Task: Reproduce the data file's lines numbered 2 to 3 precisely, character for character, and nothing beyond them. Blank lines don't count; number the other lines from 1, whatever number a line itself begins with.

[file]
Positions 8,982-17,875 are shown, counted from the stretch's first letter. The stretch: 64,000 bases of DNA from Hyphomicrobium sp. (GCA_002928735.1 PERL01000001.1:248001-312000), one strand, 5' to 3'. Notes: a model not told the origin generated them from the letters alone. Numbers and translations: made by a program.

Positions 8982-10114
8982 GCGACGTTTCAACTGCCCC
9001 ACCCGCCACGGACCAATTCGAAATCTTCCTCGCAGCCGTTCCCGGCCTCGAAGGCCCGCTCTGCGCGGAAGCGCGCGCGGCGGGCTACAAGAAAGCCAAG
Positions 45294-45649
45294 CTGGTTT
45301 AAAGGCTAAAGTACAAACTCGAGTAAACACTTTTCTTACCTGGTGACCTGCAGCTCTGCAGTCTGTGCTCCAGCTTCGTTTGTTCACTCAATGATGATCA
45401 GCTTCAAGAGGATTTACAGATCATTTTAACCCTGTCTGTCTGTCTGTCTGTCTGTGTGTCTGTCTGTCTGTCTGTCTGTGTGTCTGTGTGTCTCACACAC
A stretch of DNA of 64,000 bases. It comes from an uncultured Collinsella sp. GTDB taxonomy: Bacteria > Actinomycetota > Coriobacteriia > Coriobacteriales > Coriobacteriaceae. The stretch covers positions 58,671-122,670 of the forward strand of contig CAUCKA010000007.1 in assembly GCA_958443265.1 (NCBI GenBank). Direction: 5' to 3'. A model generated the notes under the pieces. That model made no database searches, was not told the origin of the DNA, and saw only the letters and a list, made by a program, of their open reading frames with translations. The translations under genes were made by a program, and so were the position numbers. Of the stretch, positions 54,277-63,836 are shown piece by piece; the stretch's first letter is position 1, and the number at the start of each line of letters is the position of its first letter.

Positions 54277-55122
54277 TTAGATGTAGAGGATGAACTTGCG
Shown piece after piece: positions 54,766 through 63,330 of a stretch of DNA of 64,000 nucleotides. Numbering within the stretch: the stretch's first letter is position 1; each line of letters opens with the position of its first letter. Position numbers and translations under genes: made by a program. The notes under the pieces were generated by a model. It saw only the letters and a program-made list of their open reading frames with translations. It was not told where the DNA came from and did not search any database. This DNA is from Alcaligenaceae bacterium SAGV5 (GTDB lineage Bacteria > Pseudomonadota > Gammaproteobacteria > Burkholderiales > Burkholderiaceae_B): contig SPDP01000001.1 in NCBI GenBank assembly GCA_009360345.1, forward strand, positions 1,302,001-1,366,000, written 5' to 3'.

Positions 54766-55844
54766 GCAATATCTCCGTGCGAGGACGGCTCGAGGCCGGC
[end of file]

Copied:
Positions 8982-10114
8982 GCGACGTTTCAACTGCCCC